We’re safe, Mum! Delighted orangutan hugs its mother as they are released into the jungle after being saved from deadly encounter with farmers

Posted on April 25, 2018.

This is the heartwarming moment a baby orangutan hugs its mother after conservationists saved the pair from a potentially 'deadly' encounter with local farmers in Indonesia.

This is the heartwarming moment a baby orangutan hugs its mother after conservationists saved the pair from a potentially ‘deadly’ encounter with local farmers in Indonesia.

Ris and her baby Riska had been straying dangerously close to a plantation in the Ketapang district of Indonesian Borneo in search for food.

Deforestation and devastating fires had destroyed vast swathes of the forest where they were living, forcing them to search for food on farmed lands.

Pure joy: Riska the baby orangutan looks very content, while its mother is still sedated, after they were rescued and re-released back into a Borneo forest

Hey mum, look, we’re free! Judging that the pair may end up in confrontation with local farmers, a team from International Animal Rescue (IAR) tracked them down to move them

However, this could have cost them their lives, as farmers are known to have killed orangutans who have destroyed crops in the past.

Fortunately, a team from International Animal Rescue (IAR) tracked down the mother and child so they could take them back to a safer part of their jungle home.

Pictures show the two monkeys in a safety net after being sedated by the rescue team, who can be seen carrying out medical examinations on the animals.

With Ris still coming to after the sedation, Riska joyfully hugs its mother and then lies on her belly, seemingly content.

Riska at risk: Ris and her baby Riska had been straying dangerously close to a plantation in the Ketapang district of Indonesian Borneo

Saved: Had they encountered farmers, the pair could have been killed for straying onto the plantation and damaging crops

Wake up mummy: Riska seemingly shouts at its still-sedated mother after they are released back into a safer part of the forest in Borneo, Indonesia

Free once more: With Ris still coming to after the sedation, Riska hugs its mother before they undergo health checks

Finding the pair in good health, the conservationists carry the orangutans back to the protected forest of Sentap Kancang.

IAR chief executive Alan Knight OBE said: ‘I applaud everyone involved in the successful translocation of this mother and baby out of harm’s way and into a safe, protected forest.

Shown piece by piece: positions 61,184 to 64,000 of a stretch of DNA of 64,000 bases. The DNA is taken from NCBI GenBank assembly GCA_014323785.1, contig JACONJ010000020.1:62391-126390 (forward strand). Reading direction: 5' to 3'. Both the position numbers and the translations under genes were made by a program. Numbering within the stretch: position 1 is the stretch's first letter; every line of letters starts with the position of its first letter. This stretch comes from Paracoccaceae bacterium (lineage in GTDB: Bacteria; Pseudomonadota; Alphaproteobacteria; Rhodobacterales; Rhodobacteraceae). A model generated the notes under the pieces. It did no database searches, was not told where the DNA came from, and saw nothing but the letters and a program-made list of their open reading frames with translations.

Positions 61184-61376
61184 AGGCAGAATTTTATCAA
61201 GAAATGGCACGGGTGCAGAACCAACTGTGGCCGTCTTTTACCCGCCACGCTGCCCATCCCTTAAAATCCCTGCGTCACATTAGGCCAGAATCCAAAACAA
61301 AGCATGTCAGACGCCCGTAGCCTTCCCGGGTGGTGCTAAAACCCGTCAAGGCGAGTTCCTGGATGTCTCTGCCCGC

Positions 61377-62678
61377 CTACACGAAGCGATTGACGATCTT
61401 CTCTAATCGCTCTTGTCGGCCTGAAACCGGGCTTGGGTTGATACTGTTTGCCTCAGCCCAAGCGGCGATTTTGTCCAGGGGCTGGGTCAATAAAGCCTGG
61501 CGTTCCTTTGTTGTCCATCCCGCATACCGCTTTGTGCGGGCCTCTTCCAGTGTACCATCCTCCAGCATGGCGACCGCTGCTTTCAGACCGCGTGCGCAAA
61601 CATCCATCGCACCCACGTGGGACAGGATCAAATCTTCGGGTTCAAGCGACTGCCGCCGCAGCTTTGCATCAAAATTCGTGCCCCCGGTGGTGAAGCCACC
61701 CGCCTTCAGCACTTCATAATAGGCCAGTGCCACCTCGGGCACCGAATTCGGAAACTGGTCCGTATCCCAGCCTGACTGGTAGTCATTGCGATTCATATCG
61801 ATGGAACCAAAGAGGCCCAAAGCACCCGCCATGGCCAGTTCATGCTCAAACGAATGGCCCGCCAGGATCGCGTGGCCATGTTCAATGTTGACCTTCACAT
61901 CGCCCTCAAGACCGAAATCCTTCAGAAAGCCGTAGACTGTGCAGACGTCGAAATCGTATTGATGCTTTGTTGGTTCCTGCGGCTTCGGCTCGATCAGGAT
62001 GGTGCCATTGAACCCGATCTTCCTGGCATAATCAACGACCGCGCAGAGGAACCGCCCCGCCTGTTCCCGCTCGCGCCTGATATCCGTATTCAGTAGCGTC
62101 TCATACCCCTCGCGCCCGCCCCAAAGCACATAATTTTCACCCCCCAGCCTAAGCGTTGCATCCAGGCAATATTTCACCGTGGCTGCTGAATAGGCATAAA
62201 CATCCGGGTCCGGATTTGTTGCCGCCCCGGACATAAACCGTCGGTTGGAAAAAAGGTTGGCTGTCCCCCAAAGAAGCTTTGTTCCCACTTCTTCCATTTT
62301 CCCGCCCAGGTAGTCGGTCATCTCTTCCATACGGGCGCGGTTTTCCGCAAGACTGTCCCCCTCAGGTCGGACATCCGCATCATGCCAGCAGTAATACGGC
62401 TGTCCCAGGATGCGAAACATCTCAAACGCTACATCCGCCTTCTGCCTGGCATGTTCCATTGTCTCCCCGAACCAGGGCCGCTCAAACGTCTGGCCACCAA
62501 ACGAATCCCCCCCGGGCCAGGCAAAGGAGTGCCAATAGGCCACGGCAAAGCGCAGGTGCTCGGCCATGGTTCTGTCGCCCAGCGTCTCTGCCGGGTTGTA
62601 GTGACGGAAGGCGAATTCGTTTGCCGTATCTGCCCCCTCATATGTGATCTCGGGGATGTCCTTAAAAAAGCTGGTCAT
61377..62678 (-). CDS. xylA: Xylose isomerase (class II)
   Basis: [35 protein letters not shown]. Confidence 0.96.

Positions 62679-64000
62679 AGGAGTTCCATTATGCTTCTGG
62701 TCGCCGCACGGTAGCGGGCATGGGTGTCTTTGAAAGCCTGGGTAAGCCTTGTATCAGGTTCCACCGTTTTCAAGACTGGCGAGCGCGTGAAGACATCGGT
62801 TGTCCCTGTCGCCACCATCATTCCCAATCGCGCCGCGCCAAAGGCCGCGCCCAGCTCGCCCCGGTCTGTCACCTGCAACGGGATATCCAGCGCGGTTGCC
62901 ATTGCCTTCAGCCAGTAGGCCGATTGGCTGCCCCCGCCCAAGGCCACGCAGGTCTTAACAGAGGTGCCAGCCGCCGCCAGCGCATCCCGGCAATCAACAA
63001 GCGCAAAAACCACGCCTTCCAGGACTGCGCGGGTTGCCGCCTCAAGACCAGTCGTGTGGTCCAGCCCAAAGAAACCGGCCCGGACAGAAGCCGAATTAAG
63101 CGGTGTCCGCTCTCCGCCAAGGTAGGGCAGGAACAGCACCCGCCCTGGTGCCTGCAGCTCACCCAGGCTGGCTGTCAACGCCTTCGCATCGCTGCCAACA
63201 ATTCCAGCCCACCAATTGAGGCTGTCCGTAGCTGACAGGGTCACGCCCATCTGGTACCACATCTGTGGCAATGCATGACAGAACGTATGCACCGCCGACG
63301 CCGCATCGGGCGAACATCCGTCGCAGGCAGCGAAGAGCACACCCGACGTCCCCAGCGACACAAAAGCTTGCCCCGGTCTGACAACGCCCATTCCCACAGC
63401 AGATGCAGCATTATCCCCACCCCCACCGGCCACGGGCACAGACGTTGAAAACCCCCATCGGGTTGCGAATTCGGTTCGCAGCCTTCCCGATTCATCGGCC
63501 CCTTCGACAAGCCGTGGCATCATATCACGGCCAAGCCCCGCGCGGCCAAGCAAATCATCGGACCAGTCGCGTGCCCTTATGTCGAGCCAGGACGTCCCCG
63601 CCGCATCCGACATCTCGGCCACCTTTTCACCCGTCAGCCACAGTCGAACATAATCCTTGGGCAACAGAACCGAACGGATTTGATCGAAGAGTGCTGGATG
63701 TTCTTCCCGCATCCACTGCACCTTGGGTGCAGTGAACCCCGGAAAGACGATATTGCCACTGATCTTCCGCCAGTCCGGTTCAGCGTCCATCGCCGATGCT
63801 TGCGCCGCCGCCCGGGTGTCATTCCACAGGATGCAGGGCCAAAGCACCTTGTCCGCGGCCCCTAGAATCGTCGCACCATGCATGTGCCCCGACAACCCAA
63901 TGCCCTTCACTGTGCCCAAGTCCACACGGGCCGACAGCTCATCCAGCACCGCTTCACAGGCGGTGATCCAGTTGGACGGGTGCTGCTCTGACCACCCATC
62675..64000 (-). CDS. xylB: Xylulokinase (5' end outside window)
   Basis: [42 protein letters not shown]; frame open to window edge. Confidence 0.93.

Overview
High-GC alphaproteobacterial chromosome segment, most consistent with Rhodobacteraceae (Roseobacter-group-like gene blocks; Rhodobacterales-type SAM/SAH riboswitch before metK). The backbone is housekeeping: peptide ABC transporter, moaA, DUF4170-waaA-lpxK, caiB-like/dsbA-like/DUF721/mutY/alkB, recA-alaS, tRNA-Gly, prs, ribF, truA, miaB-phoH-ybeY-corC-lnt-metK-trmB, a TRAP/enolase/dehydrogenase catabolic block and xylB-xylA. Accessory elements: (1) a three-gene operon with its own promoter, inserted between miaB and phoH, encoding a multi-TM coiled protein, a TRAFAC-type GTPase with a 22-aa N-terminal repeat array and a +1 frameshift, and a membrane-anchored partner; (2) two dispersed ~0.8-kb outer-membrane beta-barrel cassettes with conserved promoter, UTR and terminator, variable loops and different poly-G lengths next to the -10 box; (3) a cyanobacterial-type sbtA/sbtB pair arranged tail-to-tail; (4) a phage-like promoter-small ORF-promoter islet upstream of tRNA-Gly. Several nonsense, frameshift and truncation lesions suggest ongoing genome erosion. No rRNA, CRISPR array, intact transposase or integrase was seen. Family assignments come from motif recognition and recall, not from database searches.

‘In the past we have witnessed the often deadly outcome of human-orangutan encounters and that is why we are forced to step in whenever such a potentially dangerous situation arises.’

According to IAR, visits from orangutans have increased in the area as more land is cleared, particularly since the fires in 2015.

All good: Finding the pair in good health, the conservationists carry the orangutans back to the protected forest of Sentap Kancang

Out you go: Ris is seen climbing out of a box and out into the jungle after being transferred

The blazes left the forest fragmented, isolating individual orangutans in areas where there isn’t enough food to sustain them.

Catur, manager of IAR’s Orangutan Protection Unit, said: ‘The distance between the areas of forest was too great for the orangutans to travel between them and there was too much human activity in the area for the orangutans to live safely.’

He added: ‘There was very little food available and so there was a high risk that the orangutans would end up looking for food on people’s farmland and in their gardens.’

Karmele Llano Sanchez, programme director of IAR Indonesia, said: ‘Degraded and fragmented forests make encounters between humans and people more frequent.

‘This increases the risk of conflict between them. If there is conflict, sadly both humans and orangutans will suffer losses.

‘Regrettably this kind of translocation is only a temporary solution and does not prevent similar cases happening in future.

‘The real solution is to look at how we and all citizens and all stakeholders, including companies and industries, can work together to stop deforestation and land degradation.

‘Our hope is that people and orangutans can live side by side without harming each other.’

Source: Daily Mail